For five years I’ve been dedicated to a somewhat unconventional practice for managing the issue of my back. I’ve been committed, using a combination of prescribed stretches, Pilates and other exercises that have quite literally changed my life. Before finding this process, I had poor posture, bad sitting, standing and walking habits, and always had at least some pain.

Lately I’ve been slipping. I’ve been busy, traveling a lot and not making the time I know I need to dedicate to this practice.

After stating that I was angry, I went on to complain about how little time I had and how frustrated I was that maintaining the healthy state I had achieved still took so much work. Why couldn’t I have just been born with an easy body that didn’t require so much maintenance?

I picked the wrong person to whine to, at least if I was looking for sympathy. Dana knows me well. She asked me to consider that perhaps not making time for the exercise that improves my quality of life might just be an indication that I wasn’t making the time to care for myself.

She was right, and I knew what I had to do. But I left there that day still angry with my body.

I went home with resolve to repair my current ache through diligently practicing my exercises. As I lay on the floor stretching my right hamstring, I suddenly thought, “This is silly. How could I be angry with my body?” It’s just a body, not a being with conscious intent. That would be like feeling anger at my car because it wouldn’t start.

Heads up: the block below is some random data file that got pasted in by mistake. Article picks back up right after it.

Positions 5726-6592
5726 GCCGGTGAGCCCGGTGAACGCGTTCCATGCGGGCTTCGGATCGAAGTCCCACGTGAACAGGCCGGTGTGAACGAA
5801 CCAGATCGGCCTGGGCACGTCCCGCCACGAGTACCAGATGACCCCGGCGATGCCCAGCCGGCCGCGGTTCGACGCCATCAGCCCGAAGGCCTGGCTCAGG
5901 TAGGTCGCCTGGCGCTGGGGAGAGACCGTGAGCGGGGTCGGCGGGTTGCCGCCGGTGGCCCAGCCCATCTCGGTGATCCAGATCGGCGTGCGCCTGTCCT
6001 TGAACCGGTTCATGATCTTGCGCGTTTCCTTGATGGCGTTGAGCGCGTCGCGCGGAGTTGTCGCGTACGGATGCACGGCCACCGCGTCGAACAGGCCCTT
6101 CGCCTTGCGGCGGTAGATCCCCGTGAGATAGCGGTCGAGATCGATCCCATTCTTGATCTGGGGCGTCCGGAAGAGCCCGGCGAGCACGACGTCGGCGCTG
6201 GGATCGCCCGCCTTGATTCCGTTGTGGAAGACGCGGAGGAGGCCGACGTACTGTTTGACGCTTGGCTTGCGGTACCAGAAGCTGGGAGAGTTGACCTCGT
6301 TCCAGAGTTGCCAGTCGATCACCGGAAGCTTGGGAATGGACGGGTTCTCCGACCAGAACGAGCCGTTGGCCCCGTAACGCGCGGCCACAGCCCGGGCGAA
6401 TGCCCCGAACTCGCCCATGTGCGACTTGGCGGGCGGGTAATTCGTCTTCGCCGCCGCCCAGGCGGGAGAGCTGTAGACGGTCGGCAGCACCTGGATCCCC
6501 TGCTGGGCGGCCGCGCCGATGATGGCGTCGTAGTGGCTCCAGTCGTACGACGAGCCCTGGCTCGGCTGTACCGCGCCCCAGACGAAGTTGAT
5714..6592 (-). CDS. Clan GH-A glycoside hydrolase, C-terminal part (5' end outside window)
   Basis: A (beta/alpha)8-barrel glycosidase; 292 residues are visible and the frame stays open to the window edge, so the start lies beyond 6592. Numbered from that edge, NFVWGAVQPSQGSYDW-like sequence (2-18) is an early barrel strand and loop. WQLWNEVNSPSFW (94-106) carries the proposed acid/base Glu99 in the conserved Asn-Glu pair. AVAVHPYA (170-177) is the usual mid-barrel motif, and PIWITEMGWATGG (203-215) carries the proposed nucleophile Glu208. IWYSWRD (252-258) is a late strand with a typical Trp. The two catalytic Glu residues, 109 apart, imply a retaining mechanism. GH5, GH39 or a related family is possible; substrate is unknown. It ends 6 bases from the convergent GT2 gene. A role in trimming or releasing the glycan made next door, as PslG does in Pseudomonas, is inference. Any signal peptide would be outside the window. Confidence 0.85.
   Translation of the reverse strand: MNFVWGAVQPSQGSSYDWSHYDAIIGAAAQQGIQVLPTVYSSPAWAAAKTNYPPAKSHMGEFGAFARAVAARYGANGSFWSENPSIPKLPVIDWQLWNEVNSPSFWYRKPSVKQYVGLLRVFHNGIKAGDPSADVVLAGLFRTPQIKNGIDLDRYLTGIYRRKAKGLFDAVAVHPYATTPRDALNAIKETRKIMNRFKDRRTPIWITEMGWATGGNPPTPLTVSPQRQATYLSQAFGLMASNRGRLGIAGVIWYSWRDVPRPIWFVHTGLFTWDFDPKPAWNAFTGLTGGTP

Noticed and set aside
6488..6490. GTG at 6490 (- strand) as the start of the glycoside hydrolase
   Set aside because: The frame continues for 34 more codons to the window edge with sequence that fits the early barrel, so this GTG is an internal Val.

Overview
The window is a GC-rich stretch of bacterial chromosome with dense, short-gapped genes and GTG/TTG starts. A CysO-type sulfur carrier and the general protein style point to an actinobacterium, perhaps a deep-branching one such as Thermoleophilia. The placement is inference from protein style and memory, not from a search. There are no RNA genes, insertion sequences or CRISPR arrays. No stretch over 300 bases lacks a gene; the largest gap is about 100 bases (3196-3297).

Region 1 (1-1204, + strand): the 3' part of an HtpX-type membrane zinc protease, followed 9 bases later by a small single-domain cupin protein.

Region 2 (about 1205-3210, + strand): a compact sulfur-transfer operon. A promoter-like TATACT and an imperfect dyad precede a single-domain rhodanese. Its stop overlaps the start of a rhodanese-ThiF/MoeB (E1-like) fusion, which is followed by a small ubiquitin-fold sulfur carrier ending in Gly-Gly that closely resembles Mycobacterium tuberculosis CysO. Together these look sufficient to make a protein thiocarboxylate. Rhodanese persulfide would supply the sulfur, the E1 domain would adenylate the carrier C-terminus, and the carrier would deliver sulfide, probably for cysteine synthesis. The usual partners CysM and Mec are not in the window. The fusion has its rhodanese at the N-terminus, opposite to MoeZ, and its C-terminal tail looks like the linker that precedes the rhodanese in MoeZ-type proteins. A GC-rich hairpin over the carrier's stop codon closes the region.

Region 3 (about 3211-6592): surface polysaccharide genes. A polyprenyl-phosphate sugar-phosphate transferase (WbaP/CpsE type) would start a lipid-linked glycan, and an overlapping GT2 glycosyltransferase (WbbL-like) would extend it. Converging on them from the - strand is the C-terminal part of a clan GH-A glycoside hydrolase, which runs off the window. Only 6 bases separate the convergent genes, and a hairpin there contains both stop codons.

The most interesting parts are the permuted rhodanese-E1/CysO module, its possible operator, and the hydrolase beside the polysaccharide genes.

I know I’m not my body. My body is a vehicle I manage, and it was me I was angry with; angry for not making the time to care for myself in a way that’s loving and forgiving of its physical flaws.

Still, I had judgment. Self-judgment that here I am, writing as I often do that a loving and kind relationship with ourselves is a prerequisite for the same with others, and not walking the talk.

That night, one of the huskies helped me see the lesson, and helped me take a gentler stance.

While making dinner, I accidentally stepped on Heather’s paw. She jumped, began to slightly bare her teeth, and then softened. I embraced her, and she cuddled into my arms. In the five months she’s been with us, she has been working to outgrow a fear response to pain from the abuse she suffered. I was struck by her progress as I recalled the first weeks with her. I saw it as just a residual shadow, but indicative of a long process of letting go of what appears like a reflex response. At once, I knew the same was true for me.

When life gets busy and demands for my time are heightened, I can forget to take care of myself. It’s a reflex response like Heather’s. And like hers, it’s dissipating over time. Like hers, it responds best to love and kindness.

I feel qualified to repeat the advice I’ve offered before. Care for yourself. You’re the only self you’ve got.

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This post appeared originally on The Spirited Woman where Andrea is a weekly blogger. Enjoy it!